Nanovibrational stimulation of mesenchymal stem cells induces therapeutic reactive oxygen species and inflammation for 3D bone tissue engineering

Orapiriyakul, W. et al. (2020) Nanovibrational stimulation of mesenchymal stem cells induces therapeutic reactive oxygen species and inflammation for 3D bone tissue engineering. ACS Nano, 14(8), pp. 10027-10044. (doi: 10.1021/acsnano.0c03130) (PMID:32658450) (PMCID:PMC7458485)

[img]
Preview
Text
220500.pdf - Published Version
Available under License Creative Commons Attribution.

7MB

Abstract

There is a pressing clinical need to develop cell-based bone therapies due to a lack of viable, autologous bone grafts and a growing demand for bone grafts in musculoskeletal surgery. Such therapies can be tissue engineered and cellular, such as osteoblasts combined with a material scaffold. Because mesenchymal stem cells (MSCs) are both available and fast growing compared to mature osteoblasts, therapies that utilise these progenitor cells are particularly promising. We have developed a nanovibrational bioreactor that can convert MSCs into bone-forming osteoblasts in 2D and 3D but the mechanisms involved in this osteoinduction process remain unclear. Here, to elucidate this mechanism, we use increasing vibrational amplitude, from 30 nm (N30) to 90 nm (N90) amplitudes at 1000 Hz, and assess MSC metabolite, gene and protein changes. These approaches reveal that dose-dependent changes occur in MSCs’ responses to increased vibrational amplitude, particularly in adhesion and mechanosensitive ion channel expression, and that energetic metabolic pathways are activated, leading to low-level reactive oxygen species (ROS) production and to low-level inflammation, as well as to ROS- and inflammation-balancing pathways. These events are analogous to those that occur in the natural bone-healing processes. We have also developed a tissue engineered MSC-laden scaffold designed using cells’ mechanical memory, driven by the stronger N90 stimulation. These new mechanistic insights and cell-scaffold design are underpinned by a process that is free of inductive chemicals.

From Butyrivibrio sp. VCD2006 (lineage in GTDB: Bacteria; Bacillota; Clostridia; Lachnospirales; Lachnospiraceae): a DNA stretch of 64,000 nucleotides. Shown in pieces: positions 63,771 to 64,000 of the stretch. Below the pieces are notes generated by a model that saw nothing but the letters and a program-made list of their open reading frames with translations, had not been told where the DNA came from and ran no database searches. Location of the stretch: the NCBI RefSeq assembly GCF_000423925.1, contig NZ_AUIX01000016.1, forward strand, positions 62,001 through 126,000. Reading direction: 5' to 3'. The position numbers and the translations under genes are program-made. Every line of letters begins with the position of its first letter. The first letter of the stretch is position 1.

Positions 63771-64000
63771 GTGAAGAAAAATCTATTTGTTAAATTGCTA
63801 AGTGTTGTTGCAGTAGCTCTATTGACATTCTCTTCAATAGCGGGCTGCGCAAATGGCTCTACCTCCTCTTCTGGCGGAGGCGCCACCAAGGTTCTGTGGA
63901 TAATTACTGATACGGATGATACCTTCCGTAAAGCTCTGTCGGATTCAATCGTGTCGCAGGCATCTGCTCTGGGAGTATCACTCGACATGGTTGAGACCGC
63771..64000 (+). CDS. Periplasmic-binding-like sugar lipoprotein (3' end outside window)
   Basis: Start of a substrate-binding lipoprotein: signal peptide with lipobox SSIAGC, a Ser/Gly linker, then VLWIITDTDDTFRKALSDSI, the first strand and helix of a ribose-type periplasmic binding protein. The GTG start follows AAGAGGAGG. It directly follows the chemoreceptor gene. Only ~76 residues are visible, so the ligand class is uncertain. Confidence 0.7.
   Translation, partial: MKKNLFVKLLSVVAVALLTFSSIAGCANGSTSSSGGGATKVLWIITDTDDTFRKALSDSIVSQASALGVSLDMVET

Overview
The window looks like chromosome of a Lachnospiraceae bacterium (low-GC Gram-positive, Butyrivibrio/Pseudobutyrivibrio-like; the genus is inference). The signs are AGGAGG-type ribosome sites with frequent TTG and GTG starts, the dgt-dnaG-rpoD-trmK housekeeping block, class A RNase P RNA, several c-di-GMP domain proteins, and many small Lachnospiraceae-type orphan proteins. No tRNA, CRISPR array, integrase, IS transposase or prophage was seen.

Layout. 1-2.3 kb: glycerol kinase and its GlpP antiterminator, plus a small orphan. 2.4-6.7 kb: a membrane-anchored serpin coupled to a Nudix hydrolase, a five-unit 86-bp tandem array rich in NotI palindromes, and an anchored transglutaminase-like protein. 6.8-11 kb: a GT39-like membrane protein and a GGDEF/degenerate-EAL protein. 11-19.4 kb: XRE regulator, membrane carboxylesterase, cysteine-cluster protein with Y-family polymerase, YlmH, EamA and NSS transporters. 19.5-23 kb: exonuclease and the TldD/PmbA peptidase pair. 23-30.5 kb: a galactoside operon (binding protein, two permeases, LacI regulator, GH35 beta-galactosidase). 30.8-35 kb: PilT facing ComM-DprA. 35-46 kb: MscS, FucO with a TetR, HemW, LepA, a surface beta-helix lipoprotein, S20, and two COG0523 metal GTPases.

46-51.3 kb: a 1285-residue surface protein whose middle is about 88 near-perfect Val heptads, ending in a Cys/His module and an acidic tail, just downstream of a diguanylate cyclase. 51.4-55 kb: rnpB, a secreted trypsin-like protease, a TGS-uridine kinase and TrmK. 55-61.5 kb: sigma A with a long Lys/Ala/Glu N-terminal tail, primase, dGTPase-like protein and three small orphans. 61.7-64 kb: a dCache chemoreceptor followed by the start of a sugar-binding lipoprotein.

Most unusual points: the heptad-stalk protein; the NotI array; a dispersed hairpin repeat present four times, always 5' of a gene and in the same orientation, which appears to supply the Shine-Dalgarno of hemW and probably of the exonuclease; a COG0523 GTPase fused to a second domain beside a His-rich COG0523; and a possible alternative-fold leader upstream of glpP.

Item Type:Articles
Status:Published
Refereed:Yes
Glasgow Author(s) Enlighten ID:Salmeron-Sanchez, Professor Manuel and Burgess, Dr Karl and Orapiriyakul, Wich and Childs, Dr Peter and Dalby, Professor Matthew and Reid, Professor Stuart and Tsimbouri, Dr Monica and Campsie, Mr Paul and Tassieri, Dr Manlio and Vassalli, Dr Massimo and Tanner, Professor Kathleen
Authors: Orapiriyakul, W., Tsimbouri, M., Childs, P., Campsie, P., Wells, J., Fernandez-Yague, M. A., Burgess, K., Tanner, K. E., Tassieri, M., Meek, D., Vassalli, M., Biggs, M. J.P., Salmeron-Sanchez, M., Oreffo, R. O.C., Reid, S., and Dalby, M. J.
College/School:College of Medical Veterinary and Life Sciences > Institute of Infection Immunity and Inflammation
College of Medical Veterinary and Life Sciences > Institute of Molecular Cell and Systems Biology
College of Science and Engineering > School of Engineering > Biomedical Engineering
College of Science and Engineering > School of Engineering > Electronics and Nanoscale Engineering
College of Science and Engineering > School of Physics and Astronomy
Journal Name:ACS Nano
Publisher:American Chemical Society
ISSN:1936-0851
ISSN (Online):1936-086X
Published Online:13 July 2020
Copyright Holders:Copyright © 2020 American Chemical Society
First Published:First published in ACS Nano 14(8):10027–10044
Publisher Policy:Reproduced under a Creative Commons Licence

University Staff: Request a correction | Enlighten Editors: Update this record

Project CodeAward NoProject NamePrincipal InvestigatorFunder's NameFunder RefLead Dept
173494Rapid Bone Graft Synthesis Through Dual Piezoelectric/Nanomechaniocal StimulationMatthew DalbyBiotechnology and Biological Sciences Research Council (BBSRC)BB/P00220X/1Institute of Molecular, Cell & Systems Biology
305758Developing the nanokick bioreactor for commercialisation and cell therapyMatthew DalbyBiotechnology and Biological Sciences Research Council (BBSRC)BB/S018808/1Institute of Molecular, Cell & Systems Biology
172525Developing the NanoKick bioreactor to enable tissue engineered bone graft and use of metabolomics to identify bone specific drug candidatesMatthew DalbyEngineering and Physical Sciences Research Council (EPSRC)EP/N013905/1Institute of Molecular, Cell & Systems Biology
173192Engineering growth factor microenvironments- a new therapeutic paradigm for regenerative medicineManuel Salmeron-SanchezEngineering and Physical Sciences Research Council (EPSRC)EP/P001114/1ENG - Biomedical Engineering